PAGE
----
Once down to Waptus creek we spent time by the river - bathing, washing, listening to it rush past our campsite bringing good dreams.

The rest of this section was spent passing many beautiful alpine lakes - all different shades of blue. Most notably Deep Lake - dark and full of tree trunks, and Glacier Lake - bright turquoise from glacial silt.
A plane makes it's way across the sky above Deep Lake and (the non-cathedral-like side of) Cathedral Peak
Another darn lake, also beautiful

Along with lakes, there were stream crossings...

...forests consisting mainly of snapped-in-half...

...and sign-eating trees...

...beautiful views back toward Mt Daniels...

...rocky descents...

...trail washouts...

...and birthday candles.

Melting a candle to a Snickers bar counts as a birthday celebration, right?
We made our way towards Stevens pass through ever-increasing signs of humans:  large amounts of trash on the side of the trail, ski lifts, roads.  On the other hand, with civilization you also get the good things:  pizza, showers, a bed for a night....and, for Elissa, college!!

waiting in the rain, ready for a shower

Stevens Pass to Rainy Pass

Section K.  One of the most beautiful and rugged sections of the PCT.  I know I might be hasty making this claim, having not walked the whole trail, but I have a feeling that I am right about this one.

We had a bit'o'weather at the beginning of this section, and didn't get many pictures or views of the far-away stuff the first few days, but for those you can look here or here or here.  I did keep noticing the smaller plants, fungi, mosses, and lichens filling up every space near the trail.

Ferns growing from cracks in the rock

Trail 2000
I love the concentric rings on this one
and the purple color of this one (more vivid in real life)
blankets of moss

When the clouds lifted the second day the vistas were spectacular.  We camped at Lake Sally Anne, mostly because there are views like this from camp:

We curved through familiar territory - Cady Ridge, Meander Meadows, Indian Pass, Dishpan Gap, Kodak Peak - all subtly different than previous trips.  

You big, beautiful thing, you (the mountain...of course)
One of my favorite Wildernesses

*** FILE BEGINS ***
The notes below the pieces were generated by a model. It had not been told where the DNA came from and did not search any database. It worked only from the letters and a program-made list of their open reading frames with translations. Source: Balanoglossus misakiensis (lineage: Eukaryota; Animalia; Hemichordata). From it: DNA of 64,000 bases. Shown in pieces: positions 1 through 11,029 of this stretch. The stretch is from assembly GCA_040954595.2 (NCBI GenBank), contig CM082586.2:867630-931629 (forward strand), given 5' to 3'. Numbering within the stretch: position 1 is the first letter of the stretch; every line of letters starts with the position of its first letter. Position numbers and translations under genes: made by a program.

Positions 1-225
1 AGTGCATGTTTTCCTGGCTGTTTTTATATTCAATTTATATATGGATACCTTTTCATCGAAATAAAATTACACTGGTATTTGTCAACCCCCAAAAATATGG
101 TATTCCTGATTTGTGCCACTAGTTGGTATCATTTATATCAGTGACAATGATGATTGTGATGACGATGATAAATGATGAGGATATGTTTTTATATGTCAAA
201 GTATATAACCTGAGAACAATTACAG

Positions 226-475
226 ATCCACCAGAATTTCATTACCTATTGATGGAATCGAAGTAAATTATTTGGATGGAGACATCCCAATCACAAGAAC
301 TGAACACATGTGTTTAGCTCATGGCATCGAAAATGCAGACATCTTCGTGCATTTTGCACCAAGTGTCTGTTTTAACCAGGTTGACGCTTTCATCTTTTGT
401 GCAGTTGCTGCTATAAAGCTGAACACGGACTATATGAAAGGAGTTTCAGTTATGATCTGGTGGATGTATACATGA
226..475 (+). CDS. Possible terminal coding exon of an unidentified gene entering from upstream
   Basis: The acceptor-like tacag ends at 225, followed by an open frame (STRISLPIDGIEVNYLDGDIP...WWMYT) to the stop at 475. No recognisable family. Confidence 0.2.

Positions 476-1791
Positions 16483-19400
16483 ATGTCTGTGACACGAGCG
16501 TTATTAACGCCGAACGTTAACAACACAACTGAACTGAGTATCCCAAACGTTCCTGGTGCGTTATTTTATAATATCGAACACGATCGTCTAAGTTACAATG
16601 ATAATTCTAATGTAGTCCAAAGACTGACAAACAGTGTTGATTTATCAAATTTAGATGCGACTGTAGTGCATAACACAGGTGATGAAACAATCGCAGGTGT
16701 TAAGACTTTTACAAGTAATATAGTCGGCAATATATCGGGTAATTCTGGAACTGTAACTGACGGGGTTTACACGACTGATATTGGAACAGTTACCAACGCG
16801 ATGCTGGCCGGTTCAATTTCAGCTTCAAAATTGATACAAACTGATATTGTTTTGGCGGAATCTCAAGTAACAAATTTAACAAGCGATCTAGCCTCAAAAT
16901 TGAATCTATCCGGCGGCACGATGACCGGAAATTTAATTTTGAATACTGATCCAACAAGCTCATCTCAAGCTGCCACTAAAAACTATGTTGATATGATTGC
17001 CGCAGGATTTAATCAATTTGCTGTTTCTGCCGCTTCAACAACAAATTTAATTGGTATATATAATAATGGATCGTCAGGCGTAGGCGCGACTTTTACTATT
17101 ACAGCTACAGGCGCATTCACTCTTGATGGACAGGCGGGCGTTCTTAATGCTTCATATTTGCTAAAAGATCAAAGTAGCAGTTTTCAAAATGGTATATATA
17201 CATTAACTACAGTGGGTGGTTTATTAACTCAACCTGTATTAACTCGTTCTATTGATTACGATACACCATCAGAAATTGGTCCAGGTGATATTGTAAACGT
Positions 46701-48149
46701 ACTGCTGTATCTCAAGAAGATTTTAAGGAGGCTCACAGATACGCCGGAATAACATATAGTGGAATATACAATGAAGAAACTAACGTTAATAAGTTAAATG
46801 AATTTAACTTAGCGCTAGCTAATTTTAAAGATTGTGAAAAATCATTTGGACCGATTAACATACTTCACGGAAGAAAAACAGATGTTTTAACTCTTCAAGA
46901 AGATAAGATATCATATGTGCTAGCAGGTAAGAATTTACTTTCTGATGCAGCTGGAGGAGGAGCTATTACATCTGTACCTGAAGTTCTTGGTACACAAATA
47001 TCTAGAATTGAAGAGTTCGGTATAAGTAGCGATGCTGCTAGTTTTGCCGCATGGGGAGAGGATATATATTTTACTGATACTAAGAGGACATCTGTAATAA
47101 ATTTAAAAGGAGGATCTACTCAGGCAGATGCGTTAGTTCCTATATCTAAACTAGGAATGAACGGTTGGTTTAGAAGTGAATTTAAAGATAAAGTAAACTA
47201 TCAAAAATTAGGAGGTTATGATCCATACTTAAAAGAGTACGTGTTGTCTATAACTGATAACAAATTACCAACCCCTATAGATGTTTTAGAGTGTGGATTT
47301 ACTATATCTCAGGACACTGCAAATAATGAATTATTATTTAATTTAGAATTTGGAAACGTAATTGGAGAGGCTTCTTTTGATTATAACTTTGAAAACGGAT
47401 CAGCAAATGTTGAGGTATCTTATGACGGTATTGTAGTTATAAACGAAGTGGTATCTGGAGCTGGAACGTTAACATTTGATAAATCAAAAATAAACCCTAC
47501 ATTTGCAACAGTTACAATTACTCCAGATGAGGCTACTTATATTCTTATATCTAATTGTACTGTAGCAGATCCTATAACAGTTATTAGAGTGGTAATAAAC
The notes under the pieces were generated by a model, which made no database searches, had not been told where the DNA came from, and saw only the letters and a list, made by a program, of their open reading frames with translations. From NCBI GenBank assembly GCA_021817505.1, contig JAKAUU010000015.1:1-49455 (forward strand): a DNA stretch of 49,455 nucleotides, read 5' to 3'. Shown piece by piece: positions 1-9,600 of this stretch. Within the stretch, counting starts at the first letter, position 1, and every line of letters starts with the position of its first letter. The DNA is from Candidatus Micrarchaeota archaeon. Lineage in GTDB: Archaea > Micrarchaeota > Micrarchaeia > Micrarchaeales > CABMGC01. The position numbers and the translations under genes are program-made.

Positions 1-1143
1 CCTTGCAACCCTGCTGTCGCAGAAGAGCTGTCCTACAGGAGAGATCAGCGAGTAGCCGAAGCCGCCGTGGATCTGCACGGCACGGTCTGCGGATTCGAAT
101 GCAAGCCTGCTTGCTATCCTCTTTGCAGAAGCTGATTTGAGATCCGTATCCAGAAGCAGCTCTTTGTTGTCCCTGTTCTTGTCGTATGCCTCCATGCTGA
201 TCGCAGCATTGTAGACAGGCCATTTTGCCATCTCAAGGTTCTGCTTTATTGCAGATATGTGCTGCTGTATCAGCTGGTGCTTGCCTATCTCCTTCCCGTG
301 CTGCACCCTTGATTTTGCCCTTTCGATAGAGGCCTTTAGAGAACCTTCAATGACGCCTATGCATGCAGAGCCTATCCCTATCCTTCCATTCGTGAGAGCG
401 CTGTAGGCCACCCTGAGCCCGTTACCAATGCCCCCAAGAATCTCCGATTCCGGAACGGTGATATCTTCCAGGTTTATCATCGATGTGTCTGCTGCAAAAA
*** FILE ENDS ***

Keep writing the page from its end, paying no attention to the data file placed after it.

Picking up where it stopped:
We climbed up to White Pass, then Red Pass, taking in the vast basin views.
at Red Pass
Down through the Basin beyond Red Pass

It is always amazing what a difference weather and time of year make on a place.
What a difference a year makes:

My favorite tree, 2012
My favorite tree, 2013

As we neared the climb up to Kennedy Ridge, I began to dread the upcoming overgrown sections that had us tripping and cursing when we section hiked this portion of trail in 2012.  A few miles up the trail we ran into some forest service employees that had been out for the last month doing some trail maintenance near Milk Creek.  I sang for joy.  While we still had downfall to dodge, they had just made our day a lot easier without the extra hindrance of our feet getting tangled in vines.  While still a big climb, the Milk Creek valley was much better off this year for walking.  This was real trail magic!

dancing for joy (or drying out my pits)
Views of Glacier from Kennedy Ridge.
Old Cascade Crest sign at Fire Creek Pass
Camp at Grassy Knoll
descending from Dolly Vista
Racing Logs on the Suiattle Bridge - Andrew won this one
We pushed hard to make it to Stehekin and ended up completing Section K two days faster than we walked it last year.  We took a rest day in Stehekin, whose slogan should be "best place to take a rest day".  Andrew ran into old college friends and we met up with some trail pals and spent a sunny day eating baked goods from the bakery and fruit from the farm, reading, lazing by Lake Chelan, swimming, drinking PBR, and slowly doing our laundry and bathing chores.
North Cascades National Park Boundary
Stehekin sunset
We took the first bus back out to the trailhead the next morning and made our way ever-northward.  We made the decision to get of the trail at Rainy Pass, 50-ish miles short of the Canadian border.  We will be back to finish the short walk to Canada soon...maybe when the larches are turning colors this fall.  

We stuck our thumbs out at Rainy Pass and got a ride with the first person that pulled in the parking lot.  He drove us to Seattle and dropped us off a few miles from our apartment - this might take the prize for best hitchhike ever.